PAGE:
The Council would not purchase season tickets from an operator who failed to have a current operator’s licence or did not agree to deliver the service according to the County Council’s specified safety requirements.  As such, in accordance with the agreement, the County Council will purchase the required season tickets from the supplier that represents the best financial value.

 

The numbers that can be carried on a bus vary from vehicle  ...  view the full minutes text for item 4.

5.

Questions asked by members under Standing Order 7(3) and 7(5).

Minutes:

The Chief Executive reported that no questions had been received under Standing Order 7(3) and 7(5).

 

6.

To advise of any other items which the Chairman has decided to take as urgent elsewhere on the agenda.

Minutes:

There were no urgent items for consideration.

7.

Declarations of interest in respect of items on the agenda.

Minutes:

The Chairman invited members who wished to do so to declare any interest in respect of items on the agenda for the meeting.

 

No declarations were made.

8.

Declarations of the Party Whip in accordance with Overview and Scrutiny Procedure Rule 16.

Minutes:

There were no declarations of the party whip.

9.

Presentation of Petitions under Standing Order 35.

Minutes:

The Chief Executive reported that no petitions had been received under Standing Order 35.

10.

Environment and Transport Performance Report Quarter 1 2020/21 pdf icon PDF 338 KB

Additional documents:

Minutes:

The Committee considered a report of the Director of Environment and Transport and Chief Executive on the Environment and Transport’s Performance for Quarter 1 of 2020/2021. A copy of the report, marked ‘Agenda Item 10’ is filed with these minutes.

 

The Director informed the Committee that 17 of the performance indicators had seen improvement, while seven had declined and 19 remained the same as the previous update. Arising from the discussion the following points were noted:-

 

i)                Two new air quality indicators had been included in the performance report to reflect the importance of air quality on health and wellbeing. While air quality management duties were the responsibility of district authorities it was recognised that the County Council also had a key role to play. Members were aware from an All Member Briefing and discussion at the Scrutiny Commission that the Director of Public Health was working with the district councils and partners to look at reducing the impact of air pollution on health and the environment and the E & T department would support that work where required. Further consideration would be given to the indicators and how they could be presented.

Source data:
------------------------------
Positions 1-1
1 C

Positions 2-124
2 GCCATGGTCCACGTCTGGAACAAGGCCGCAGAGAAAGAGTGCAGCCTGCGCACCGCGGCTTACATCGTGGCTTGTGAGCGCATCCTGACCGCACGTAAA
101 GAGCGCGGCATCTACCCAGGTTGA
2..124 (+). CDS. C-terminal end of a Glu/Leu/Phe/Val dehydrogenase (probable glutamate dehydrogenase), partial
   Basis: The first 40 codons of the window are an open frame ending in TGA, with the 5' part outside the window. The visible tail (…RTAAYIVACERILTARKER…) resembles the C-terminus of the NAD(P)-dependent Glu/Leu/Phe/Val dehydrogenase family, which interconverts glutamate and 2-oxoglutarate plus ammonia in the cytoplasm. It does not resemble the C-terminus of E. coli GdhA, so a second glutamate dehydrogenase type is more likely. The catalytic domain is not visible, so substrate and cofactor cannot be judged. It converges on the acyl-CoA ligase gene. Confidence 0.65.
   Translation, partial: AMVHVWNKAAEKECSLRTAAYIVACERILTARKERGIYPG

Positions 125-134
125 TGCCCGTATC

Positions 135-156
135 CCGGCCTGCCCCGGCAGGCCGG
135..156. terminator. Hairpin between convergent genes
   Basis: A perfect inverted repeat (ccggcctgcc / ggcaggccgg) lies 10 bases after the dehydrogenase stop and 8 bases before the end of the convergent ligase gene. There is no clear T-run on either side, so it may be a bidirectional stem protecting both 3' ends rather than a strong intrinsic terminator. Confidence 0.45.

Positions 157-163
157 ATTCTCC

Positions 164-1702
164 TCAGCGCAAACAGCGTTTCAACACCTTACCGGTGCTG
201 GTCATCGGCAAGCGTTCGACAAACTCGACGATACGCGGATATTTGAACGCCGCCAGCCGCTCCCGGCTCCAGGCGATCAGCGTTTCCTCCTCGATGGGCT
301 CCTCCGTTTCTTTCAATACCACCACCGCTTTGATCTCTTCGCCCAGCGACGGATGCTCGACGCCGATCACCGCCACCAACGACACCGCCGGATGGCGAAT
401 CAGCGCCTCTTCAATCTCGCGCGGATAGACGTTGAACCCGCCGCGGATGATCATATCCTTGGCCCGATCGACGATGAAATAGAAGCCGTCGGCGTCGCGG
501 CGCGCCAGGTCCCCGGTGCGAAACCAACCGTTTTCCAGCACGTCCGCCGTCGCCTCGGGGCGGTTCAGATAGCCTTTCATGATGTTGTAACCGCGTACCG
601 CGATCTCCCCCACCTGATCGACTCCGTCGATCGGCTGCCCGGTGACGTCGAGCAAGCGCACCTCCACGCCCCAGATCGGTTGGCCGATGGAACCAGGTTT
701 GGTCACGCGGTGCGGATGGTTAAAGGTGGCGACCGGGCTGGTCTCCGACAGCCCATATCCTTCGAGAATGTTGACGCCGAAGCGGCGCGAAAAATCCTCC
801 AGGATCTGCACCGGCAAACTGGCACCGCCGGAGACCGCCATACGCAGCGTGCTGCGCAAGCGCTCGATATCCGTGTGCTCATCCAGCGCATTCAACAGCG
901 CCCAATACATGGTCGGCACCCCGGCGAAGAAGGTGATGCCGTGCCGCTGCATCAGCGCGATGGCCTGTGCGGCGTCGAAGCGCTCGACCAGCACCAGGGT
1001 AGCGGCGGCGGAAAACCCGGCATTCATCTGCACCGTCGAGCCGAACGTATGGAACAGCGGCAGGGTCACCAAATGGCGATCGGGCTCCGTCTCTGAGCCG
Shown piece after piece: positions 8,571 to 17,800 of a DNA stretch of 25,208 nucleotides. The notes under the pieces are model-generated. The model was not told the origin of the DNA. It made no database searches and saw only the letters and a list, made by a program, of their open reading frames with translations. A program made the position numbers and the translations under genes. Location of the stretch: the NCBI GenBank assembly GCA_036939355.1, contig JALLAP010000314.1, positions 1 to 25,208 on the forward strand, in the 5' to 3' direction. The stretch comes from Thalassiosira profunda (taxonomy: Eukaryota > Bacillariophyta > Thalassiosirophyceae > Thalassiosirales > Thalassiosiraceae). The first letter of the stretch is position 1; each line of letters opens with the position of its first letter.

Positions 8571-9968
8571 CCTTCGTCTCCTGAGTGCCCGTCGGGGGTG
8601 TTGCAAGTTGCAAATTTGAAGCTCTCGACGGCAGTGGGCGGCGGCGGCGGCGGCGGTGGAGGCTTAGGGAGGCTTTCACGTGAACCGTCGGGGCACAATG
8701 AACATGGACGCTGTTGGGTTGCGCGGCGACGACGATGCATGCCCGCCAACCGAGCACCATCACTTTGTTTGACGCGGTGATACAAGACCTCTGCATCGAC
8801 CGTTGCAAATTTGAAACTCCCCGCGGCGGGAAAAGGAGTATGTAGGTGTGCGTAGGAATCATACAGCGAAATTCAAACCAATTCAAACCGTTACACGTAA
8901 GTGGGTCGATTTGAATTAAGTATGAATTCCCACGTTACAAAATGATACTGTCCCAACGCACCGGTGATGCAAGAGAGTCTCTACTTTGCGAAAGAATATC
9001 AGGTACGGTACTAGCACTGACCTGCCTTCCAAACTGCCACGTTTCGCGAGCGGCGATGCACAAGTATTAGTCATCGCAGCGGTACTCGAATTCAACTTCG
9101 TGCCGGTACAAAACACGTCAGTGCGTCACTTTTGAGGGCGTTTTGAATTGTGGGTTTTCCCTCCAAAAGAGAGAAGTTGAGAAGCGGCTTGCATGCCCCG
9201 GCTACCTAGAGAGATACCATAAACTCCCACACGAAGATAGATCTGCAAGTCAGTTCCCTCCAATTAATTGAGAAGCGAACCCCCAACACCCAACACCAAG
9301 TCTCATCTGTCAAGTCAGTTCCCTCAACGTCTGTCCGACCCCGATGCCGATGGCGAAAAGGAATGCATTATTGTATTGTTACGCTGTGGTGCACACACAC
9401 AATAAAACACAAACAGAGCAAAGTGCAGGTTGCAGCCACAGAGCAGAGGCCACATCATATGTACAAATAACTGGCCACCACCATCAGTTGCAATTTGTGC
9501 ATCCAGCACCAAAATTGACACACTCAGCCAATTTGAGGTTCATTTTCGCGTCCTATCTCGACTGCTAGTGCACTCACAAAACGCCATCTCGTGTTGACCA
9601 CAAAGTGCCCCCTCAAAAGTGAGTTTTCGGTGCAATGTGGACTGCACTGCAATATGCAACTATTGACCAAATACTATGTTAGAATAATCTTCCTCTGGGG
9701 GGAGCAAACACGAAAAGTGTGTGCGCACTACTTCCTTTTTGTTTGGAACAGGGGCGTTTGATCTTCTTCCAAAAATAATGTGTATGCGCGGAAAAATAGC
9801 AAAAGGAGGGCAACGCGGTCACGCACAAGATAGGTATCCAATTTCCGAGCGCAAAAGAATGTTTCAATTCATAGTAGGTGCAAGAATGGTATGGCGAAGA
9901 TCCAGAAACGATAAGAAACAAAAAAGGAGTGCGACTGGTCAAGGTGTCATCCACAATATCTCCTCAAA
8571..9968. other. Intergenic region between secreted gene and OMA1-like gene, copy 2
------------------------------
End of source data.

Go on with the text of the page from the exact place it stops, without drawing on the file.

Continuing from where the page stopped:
ii)               The Department for the Environment, Food and Rural Affairs had created a £2million fund for air quality initiatives. The County Council was awaiting the detailed criteria for the funding, which initially looked to focus on community group schemes. However it was recognised £2million nationally would not likely go far.

 

iii)             The percentage of the unclassified road network where maintenance should be considered had increased from 15% in 2018/19 to 16% in 2019/20. The County Council managed its assets in line with Government guidance which focused on a risk-based approach and looked to do preventative rather than reactive work. However, funding from Government was insufficient. While the County Council undertook planned work to extend the life cycle of its routes there was not enough resource to stop the decline on the network entirely. Despite this in comparison with other equivalent authorities the Council remained in the top quartile of performance. The Lead Member for Highways and Transportation assured the Committee that the issue was continually monitored and that he would continue to take the issue to Cabinet and to look to lobby Government with support from the Local Government Association and the County Councils Network.